In the second trial of Russian oil executive Mikhail Khodorkovsky and his business partner Platon Lebedev, both men were given new sentences that effectively added six years to the eight they have already spent behind bars.
Defense lawyer Yury Schmidt said the sentences were the result of political pressure from Russian Prime Minister Vladimir Putin.
In a written statement, U.S. Secretary of State Hillary Clinton said the convictions raised serious questions about the rule of law in Russia being overshadowed by political considerations. In a separate statement, the White House noted that it was "troubled by the allegations of serious due process violations" and underscored that "the apparent selective application of the law to these individuals undermines Russia’s reputation as a country committed to deepening the rule of law."
German Chancellor Angela Merkel echoed those observations saying, it appeared that "political motives played a role" in the proceedings.
Mr. Khodorkovsky became one of Russia's richest and most powerful businessmen after acquiring state-owned companies in the 1990s, including the oil firm Yukos. That all changed in 2003 when Khodorkovsky challenged then-President Putin and supported the political opposition. Shortly thereafter, Khodorkovsky was arrested and has now faced two trials with his associate Mr. Lebedev, the first for tax evasion and fraud, and the second for embezzlement and money laundering.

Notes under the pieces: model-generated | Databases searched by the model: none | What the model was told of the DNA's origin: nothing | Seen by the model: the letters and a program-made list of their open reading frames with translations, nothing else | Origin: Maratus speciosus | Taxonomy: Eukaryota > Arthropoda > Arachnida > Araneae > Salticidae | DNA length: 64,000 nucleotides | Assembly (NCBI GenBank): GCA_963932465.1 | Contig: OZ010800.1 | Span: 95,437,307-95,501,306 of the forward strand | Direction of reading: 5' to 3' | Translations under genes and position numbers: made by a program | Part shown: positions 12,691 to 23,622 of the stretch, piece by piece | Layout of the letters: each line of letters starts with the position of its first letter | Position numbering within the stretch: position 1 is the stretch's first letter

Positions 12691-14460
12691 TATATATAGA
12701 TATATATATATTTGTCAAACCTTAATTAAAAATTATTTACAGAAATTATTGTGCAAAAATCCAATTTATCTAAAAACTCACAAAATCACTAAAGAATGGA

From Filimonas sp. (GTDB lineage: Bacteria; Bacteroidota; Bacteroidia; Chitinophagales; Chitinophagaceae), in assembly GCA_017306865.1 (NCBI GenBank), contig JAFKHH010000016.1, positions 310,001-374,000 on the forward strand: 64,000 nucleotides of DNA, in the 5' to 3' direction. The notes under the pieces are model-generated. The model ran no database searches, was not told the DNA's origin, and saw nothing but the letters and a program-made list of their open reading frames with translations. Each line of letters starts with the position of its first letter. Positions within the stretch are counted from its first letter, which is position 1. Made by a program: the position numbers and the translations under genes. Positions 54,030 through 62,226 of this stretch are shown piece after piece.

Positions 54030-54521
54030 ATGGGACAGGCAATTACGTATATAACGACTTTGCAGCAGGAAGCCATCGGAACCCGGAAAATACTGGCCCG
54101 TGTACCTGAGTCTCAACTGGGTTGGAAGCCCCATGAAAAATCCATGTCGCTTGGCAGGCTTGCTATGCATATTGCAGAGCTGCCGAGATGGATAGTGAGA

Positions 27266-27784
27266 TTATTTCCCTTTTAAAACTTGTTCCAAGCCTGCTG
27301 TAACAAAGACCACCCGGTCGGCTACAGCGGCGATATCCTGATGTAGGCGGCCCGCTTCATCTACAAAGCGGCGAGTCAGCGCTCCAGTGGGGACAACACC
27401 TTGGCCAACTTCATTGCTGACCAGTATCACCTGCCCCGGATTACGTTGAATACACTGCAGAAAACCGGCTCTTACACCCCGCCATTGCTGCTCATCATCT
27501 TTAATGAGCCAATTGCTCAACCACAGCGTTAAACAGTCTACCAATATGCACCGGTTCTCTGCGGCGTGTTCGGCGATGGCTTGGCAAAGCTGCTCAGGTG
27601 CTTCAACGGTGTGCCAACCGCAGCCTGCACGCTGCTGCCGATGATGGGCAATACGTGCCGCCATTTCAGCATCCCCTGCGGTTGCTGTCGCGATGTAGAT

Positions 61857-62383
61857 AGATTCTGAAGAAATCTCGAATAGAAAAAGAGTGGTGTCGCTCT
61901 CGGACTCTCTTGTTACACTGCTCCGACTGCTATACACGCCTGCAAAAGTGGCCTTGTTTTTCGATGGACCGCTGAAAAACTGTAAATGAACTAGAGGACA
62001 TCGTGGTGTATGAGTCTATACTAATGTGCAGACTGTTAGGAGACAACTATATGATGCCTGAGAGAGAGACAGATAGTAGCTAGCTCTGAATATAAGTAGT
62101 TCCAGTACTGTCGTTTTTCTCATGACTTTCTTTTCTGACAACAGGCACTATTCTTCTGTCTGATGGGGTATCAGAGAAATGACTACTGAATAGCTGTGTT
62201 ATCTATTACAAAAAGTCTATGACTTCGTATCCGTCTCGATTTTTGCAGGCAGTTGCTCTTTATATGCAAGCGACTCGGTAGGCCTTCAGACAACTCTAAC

Defense attorneys in the Khodorkovsky case have been unable to cross-examine witnesses, and some defense witnesses were prevented from taking the stand. Authorities have pressured and harassed former colleagues to testify for the prosecution.
According to Amnesty International's Director for Europe and Central Asia, Nicola Duckworth, "All evidence points to a pattern of political motives and interference having obstructed justice in this case." Amnesty International has called for the Moscow City court to overturn the conviction.
These allegations cast a long shadow over the independence of the Russian judiciary and the effective separation of powers in Russia. The Khodorkovsky case and "similar cases have a negative impact on Russia's reputation for fulfilling its international human rights obligations and improving its investment climate," said Secretary Clinton.
The U.S. welcomes President Dmitri Medvedev's modernization plans, but their fulfillment requires the development of a climate where due process and judicial independence are respected. The United States will monitor the appeals process of the Khodorkovsky case.